Ever since Sonia Garcia’s 7-year-old son started learning how to play the guitar in one of the many after-school programs he attends at West Belden Elementary School, the songs “La Bamba” and “La Cucaracha” play constantly in Garcia’s home.
“He has been so excited to get to learn to play,” said Garcia, a Montclair resident and president of the Parent Teacher Organization at West Belden. “I’m so proud of him. But now I have to buy a guitar.”
Garcia may also have to start paying for private lessons, as the charter school’s after-school program funding has been cut.
Just days after receiving above-average scores on the annual Illinois Standard Achievement Test and the news that West Belden was one of the highest-performing charter schools in Chicago, Principal Kristina Baldino was notified that 100 percent of the West Side school’s after-school funding would be cut.
“I absolutely flipped out,” Baldino said last week as she waited to testify about the cut before the Chicago Public School Board of Education. “This is outrageous when I have a school that’s performing at the highest standard.”
Baldino, and other school officials attended the meeting with the hope of getting the debt-ridden district to reinstate the funding and to question why additional requirements had been added to the grant that the charter schools received under the Chicago Public Schools Community Schools Initiative.
“We understand that everyone is in an economical pinch, but we are confused and startled by the fact that they added requirements,” said Meghan Schmidt, director of special projects for the Chicago International Charter Schools. The district is asking all the Chicago International Charter Schools to provide four more hours per week for parent programs, a service that Schmidt says the schools already provide.
Baldino said the district claims that West Belden did not fulfill the initial requirements of the initiative, which state the school must have a minimum of 12 hours per week of after-school programming with at least 75 participants.
Last year, West Belden’s after-school programs served 175 students over 39 weeks with an 89 percent attendance rate, Baldino said.
Out of the 14 Chicago International Charter Schools, nine received $25,000 for wrap-around programming this year, down by 67 percent from last year, and budgets for two campuses – West Belden and Basil – were cut completely.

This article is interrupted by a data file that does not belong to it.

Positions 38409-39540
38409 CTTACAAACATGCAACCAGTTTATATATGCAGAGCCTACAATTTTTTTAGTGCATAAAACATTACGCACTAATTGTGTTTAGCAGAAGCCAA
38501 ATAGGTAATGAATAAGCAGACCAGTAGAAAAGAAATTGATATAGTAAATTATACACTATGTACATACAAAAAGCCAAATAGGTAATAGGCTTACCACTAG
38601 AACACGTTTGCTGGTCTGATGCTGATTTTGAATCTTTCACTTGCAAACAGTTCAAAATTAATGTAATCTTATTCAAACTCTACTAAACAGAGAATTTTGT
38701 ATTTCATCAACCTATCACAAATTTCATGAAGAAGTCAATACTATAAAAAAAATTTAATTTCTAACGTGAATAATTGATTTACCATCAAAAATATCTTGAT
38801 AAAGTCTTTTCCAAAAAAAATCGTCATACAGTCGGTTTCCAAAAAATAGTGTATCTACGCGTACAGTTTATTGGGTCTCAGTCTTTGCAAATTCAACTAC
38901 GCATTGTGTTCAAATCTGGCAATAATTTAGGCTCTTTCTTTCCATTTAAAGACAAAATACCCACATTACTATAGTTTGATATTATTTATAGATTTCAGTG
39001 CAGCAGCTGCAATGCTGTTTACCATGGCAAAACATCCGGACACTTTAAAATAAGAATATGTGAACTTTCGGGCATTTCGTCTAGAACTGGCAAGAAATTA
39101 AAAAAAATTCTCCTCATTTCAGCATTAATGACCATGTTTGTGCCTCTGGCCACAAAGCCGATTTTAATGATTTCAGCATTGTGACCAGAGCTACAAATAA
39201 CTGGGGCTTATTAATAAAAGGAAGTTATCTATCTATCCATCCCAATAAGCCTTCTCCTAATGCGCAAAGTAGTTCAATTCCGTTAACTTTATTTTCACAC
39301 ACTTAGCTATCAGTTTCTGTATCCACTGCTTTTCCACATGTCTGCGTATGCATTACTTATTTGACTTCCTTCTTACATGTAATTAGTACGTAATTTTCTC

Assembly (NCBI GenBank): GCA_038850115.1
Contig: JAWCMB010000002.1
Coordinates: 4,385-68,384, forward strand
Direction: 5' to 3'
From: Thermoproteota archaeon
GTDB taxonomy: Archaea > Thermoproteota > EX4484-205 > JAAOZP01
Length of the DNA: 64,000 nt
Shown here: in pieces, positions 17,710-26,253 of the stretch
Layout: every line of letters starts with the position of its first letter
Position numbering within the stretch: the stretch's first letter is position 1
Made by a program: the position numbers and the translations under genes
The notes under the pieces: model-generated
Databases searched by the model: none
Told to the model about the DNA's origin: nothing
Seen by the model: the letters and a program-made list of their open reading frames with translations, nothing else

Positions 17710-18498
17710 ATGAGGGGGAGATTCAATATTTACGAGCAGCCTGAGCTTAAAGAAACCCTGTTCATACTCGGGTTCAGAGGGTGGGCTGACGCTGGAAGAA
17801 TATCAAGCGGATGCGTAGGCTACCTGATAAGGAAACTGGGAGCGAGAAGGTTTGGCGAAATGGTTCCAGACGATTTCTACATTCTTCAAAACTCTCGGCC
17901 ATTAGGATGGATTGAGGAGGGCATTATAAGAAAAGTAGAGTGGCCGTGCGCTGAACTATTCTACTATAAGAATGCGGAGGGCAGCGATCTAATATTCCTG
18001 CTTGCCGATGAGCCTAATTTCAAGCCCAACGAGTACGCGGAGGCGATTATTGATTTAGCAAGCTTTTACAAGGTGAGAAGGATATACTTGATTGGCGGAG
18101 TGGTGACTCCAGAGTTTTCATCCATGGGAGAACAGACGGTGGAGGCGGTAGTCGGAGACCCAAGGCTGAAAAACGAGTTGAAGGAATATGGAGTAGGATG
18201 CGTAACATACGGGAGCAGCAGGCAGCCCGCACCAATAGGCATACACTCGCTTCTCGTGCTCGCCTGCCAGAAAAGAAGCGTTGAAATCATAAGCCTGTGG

“We understand people have their budgets, but they are expecting us to do more with less money,” Schmidt said.
Baldino is bracing herself for the possibility of bringing the after-school programs to a mid-semester halt. She says the programs that offer classes in cooking, health, music, drama, math and science are so popular that she gets calls from parents all summer asking when the programs start again.
“These programs are such a need in my community,” Baldino said. “We are providing services that the parents otherwise couldn’t afford.”
Many students at West Belden have parents who both work and can’t afford after-school daycare, and 96 percent of the children who attend the school receive a free or reduced lunch.
“We are not in a rich neighborhood, people are struggling,” said Linda Johnson, an Austin resident with two kids at West Belden. “Parents work all day, and there is no way to make other plans for our kids.”
On most weeks, the students have recess once a week in the school’s tar parking lot and rely on the after-school soccer team and field trips to the museum to keep the kids active and enriched.
“By taking away the money and the programs, they are punishing our kids,” Johnson said. “The kids are smart and have worked hard all day and are doing a very good job.”
Chicago International Charter Schools serves about 8,500 students in 14 neighborhoods across Chicago. Funding for Chicago International Charter Schools per pupil has been cut by 6 percent while expenses have increased by 4 percent, Schmidt said.
Charter schools receive public funding based on enrollment, just like regular schools, but they don’t have to follow as many rules and regulations.
Karen Lewis, president of the Chicago Teachers Union, says the financial woes that Chicago schools are experiencing are no different than what the rest of the country is going through.
“Have the charter schools seen the papers?” Lewis said. “If the cuts have to be across the board, then they have to get cut. Everybody gets a turn.”
In July, the Chicago Public Schools Board of Education fired 600 educators and staff employees as part of a statewide effort to close a massive budget deficit. Chicago Public Schools face a $370 million shortfall in this fiscal year, and school officials plan to make up for this by firing at least 1,000 more workers and shutting down schools by the end of the school year.
Baldino says the programs are a necessity, keeping her students smart and safe.
“So far, I’ve been able to keep the gangs at bay. But if my kids are hanging out on the street corners from 3 p.m. to 6 p.m., that may not be the case,” Baldino said. “The parents know these programs provide a safe haven and keep their children enriched until they can pick them up.”